Mexican-style Beef Wellington anyone? Crab-and-avocado-stuffed quesadillas? Grand Marnier-laced bananas with ice cream? Coffee spiked with tequila and kahlua?
Not hungry? Then how about a mariachi serenade? A stroll through gardens blooming with a zillion posies? A trek down a cypress-covered hill to hear the ocean's roar?
These were the choices for guests at "Sunset Fiesta," the premier benefit on Saturday for the Orange County Luminaires, a support group of the Doheny Eye Institute in Los Angeles.
It was an all-out splash for the group's numero uno . "A coup! A coup!" gushed chairwoman Shirley Wilson, surveying the breathtaking grounds of Casa Pacifica in San Clemente, once Richard M. Nixon's Western White House.
Landing the peaceful casa was a coup, all right. In California social circles, the historic site (for starters, Leonid Brezhnev and Henry Kissinger once supped there) is at the top of the Most Desirable Party Sites list.
Gavin Herbert, the CEO of Allergan Pharmaceuticals who owns the glorious digs, is not all that nuts about opening it up to soirees. Naturally, he has concerns about security (only the grounds, pool area and its cabana were available for snooping on Saturday). And, insiders say, Herbert and his lithe wife, Ninetta (who is penning a book about the casa's gardens), are only there on weekends, so they have little time to play party hosts. (The couple didn't attend the Luminaires bash. They were in Boston.)
Shirley Wilson was able to procure the site because she's an old friend of Herbert. "We went to USC together," said Wilson, whose cotton dress was splashed with a life-size image of a flamingo. "And I told him I knew his major interests in life were Ninetta, USC, the Doheny Eye Institute (located on the USC campus) and Allergan. And, since we support the institute, could we please hold a fiesta at Casa Pacifica?"
Herbert said " si " in seconds.
"Of course, it probably helped that he and Ninetta had just visited our home in Cabo San Lucas," said Wilson, a resident of Newport Beach.
The goals of the Luminaires, said president Lois Hayward, "are education and fund-raising for the institute's research and development."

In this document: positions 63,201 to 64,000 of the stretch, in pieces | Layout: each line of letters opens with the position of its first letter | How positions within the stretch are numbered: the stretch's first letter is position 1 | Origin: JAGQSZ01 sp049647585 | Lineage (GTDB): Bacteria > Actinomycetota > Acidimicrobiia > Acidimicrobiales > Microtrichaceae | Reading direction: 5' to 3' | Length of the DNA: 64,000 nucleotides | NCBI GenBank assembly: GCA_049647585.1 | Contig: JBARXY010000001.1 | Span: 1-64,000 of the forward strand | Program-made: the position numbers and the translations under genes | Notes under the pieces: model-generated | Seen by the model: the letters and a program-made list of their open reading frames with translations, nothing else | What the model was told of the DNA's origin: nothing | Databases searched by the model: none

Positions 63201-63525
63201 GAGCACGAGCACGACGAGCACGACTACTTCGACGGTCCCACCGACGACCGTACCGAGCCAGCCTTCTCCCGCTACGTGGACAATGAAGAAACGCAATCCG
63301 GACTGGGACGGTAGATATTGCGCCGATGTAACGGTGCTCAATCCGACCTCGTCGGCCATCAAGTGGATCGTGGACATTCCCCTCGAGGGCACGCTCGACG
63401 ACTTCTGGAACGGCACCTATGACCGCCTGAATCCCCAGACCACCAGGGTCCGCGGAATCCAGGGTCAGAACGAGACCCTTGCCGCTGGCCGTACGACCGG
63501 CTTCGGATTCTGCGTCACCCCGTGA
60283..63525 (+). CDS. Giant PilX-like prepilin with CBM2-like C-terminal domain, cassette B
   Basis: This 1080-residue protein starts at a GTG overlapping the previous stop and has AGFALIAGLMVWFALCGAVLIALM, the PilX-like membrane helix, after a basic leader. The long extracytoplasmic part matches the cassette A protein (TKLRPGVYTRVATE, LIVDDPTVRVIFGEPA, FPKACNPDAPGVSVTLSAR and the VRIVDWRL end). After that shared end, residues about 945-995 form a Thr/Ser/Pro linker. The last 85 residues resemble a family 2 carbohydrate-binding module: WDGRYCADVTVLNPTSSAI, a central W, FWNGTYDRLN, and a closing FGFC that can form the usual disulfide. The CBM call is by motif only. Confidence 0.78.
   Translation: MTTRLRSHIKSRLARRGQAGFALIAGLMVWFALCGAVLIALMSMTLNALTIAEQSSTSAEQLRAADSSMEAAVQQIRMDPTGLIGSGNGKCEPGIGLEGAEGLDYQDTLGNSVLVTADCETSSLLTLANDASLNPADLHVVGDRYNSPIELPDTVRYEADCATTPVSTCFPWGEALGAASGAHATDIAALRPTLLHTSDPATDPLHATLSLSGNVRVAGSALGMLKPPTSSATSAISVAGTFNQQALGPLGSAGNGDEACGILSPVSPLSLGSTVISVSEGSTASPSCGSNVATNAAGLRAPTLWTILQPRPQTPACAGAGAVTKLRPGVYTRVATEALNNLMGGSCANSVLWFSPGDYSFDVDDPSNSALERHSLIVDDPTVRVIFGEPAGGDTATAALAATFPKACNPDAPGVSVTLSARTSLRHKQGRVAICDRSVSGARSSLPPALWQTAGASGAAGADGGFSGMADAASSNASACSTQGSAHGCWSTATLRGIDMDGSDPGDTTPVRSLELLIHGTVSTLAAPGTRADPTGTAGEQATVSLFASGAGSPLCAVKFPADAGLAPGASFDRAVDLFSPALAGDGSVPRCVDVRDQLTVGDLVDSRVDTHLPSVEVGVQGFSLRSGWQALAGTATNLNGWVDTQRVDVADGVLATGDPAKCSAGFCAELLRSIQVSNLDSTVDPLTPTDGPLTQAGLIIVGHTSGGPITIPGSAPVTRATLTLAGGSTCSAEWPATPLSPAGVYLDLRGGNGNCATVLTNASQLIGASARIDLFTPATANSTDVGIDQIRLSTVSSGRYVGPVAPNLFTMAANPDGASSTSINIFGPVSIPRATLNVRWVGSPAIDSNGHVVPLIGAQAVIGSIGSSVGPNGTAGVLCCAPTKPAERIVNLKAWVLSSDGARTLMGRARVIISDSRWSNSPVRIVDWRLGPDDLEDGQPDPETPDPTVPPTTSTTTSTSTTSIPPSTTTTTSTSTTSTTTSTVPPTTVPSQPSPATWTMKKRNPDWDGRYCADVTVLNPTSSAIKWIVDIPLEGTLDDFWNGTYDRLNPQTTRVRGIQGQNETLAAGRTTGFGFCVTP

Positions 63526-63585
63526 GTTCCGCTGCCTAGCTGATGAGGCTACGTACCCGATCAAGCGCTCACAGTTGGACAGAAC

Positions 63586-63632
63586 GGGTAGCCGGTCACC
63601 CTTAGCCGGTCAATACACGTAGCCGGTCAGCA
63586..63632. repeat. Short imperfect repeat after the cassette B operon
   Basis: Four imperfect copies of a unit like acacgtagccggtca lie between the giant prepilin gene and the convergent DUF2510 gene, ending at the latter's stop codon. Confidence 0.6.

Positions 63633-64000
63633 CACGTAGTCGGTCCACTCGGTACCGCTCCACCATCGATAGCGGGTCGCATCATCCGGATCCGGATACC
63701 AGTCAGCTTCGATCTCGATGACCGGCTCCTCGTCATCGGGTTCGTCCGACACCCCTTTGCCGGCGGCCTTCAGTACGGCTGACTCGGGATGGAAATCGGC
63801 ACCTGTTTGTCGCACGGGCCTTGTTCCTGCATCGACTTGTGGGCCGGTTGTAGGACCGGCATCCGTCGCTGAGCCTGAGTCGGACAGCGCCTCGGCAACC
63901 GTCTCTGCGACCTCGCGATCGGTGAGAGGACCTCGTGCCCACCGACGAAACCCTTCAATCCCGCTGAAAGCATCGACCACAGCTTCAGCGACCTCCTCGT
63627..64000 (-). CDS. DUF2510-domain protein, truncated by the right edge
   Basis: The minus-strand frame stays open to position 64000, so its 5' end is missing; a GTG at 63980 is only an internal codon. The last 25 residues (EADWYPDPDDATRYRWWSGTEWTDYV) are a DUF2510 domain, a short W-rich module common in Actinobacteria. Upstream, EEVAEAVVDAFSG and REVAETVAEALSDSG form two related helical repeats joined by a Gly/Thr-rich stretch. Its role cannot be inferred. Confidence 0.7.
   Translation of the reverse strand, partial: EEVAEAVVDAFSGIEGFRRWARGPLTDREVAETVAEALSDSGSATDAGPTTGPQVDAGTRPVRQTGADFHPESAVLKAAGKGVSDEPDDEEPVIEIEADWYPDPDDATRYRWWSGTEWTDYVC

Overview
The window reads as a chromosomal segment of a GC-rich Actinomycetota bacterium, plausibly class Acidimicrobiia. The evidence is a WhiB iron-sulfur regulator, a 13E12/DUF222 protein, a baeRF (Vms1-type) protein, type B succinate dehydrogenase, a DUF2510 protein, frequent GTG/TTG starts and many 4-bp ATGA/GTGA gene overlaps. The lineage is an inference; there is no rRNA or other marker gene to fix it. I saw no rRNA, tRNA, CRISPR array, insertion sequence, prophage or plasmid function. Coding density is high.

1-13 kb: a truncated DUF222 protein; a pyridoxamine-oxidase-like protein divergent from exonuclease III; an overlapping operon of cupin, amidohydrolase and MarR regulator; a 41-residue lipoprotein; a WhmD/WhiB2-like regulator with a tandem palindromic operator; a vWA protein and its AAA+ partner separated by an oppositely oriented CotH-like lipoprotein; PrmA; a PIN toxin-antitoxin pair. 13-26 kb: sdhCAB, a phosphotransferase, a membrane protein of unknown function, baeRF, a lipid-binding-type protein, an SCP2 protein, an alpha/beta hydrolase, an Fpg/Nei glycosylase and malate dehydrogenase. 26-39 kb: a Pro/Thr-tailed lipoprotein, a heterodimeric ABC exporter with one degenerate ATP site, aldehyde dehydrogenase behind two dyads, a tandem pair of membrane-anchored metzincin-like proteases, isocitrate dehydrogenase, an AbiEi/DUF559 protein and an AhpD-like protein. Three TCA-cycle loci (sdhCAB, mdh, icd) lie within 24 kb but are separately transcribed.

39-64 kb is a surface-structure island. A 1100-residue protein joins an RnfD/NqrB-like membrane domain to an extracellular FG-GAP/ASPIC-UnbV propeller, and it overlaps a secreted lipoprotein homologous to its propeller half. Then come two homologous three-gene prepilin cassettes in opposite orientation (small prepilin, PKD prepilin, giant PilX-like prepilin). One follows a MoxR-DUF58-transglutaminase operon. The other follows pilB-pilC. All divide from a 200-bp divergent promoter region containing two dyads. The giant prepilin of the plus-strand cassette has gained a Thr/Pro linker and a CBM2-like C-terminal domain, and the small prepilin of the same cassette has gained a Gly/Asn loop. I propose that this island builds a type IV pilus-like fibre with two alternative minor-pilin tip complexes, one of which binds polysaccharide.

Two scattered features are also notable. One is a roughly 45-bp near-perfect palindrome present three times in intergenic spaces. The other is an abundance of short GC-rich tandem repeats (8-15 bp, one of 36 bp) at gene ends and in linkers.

But what makes the group unique is that it is composed mostly of "retired doers," Wilson noted. "Women who've made their mark in community service and who now want to have fun while they fund-raise. And, many of our members have daughters who are members. We're hoping the daughters will help carry the ball."
The group, founded in 1987, has had meetings at such lovely sites as Sherman Gardens, the Pacific Club and the Newport Harbor Yacht Club.
"Our meetings have an educational emphasis, " said Gingerlee Field, the group's founding president. "A speaker from the institute attends each one, and we learn about vision and about the complications that can occur as we age."
After a margarita reception, guests settled down at tables topped with fuchsia-pink cloths and dined on taco salad and chicken enchiladas. On view: whirling folklorico dancers.
And while the colorful entertainment got the lion's share of oohs and ahs from guests, the pool decor was a hot topic, too.
Pool decor? But, of course. Flower-laden sombreros drifted in the turquoise water, a decorating idea of Bobbie Galpin, a member of the Los Angeles chapter of the Luminaires.
"I'd seen the sombreros done that way at another party, and I loved them," said Galpin, who lives in San Marino. "Our member Eleanor Brown's husband (Grover) spent the entire day in the pool arranging fishing weights to hold them down!"
Proceeds from the $125-per-person affair were estimated at more than $40,000. The Herberts and Judie and George Argyros were honorary co-chairmen.
Also on the committee: Pamela Emery, Wendy Bowie, Bobbie Grant, Audrey Grundy and CindaHoeven.
At the center of things: Items ranging from a patch of parquet and a ratchet chair a la the reign of Louis XIII were on view at the Center for the Study of Decorative Arts in San Juan Capistrano on Saturday night.
The occasion? The kickoff of the center's "Reign of William and Mary Exhibit," which continues through Oct. 14.
"This year marks the tercentenary of William and Mary coming to the English throne," said center director Gep Durenberger at the exhibit's kickoff party. "The Smithsonian Institution did the only important show honoring it. The queen of England loaned her famous 17th-Century silver furniture and they pulled out the stops.
"When we learned nobody was doing anything on the West Coast, we thought we ought to."
Gallery One, Durenberger explained, contained pieces that preceded the era of William and Mary. "The wood was simple, no fancy carving," said Durenberger, pointing out the ratchet chair. "And the upholstery had started to become attached. Before, cushions had simply been placed on board seats.
"Also, little iron posts pulled out from the arms so you could set a tray there. If someone was an invalid, you could adjust the chair (via the ratchets) so he could rest." Under the chair was a section of the type of parquet used at Versailles "after Louis XIII took out his marble," Durenberger said. "The marble was heavy and Versailles was sinking, so he had to take it out."
Jon Jahr, exhibit chairman, called the show "a wonderful opportunity to learn about the beginning of modern decorative arts."
Also on view: a period garden designed by James Yoch, author of "Landscaping the American Dream."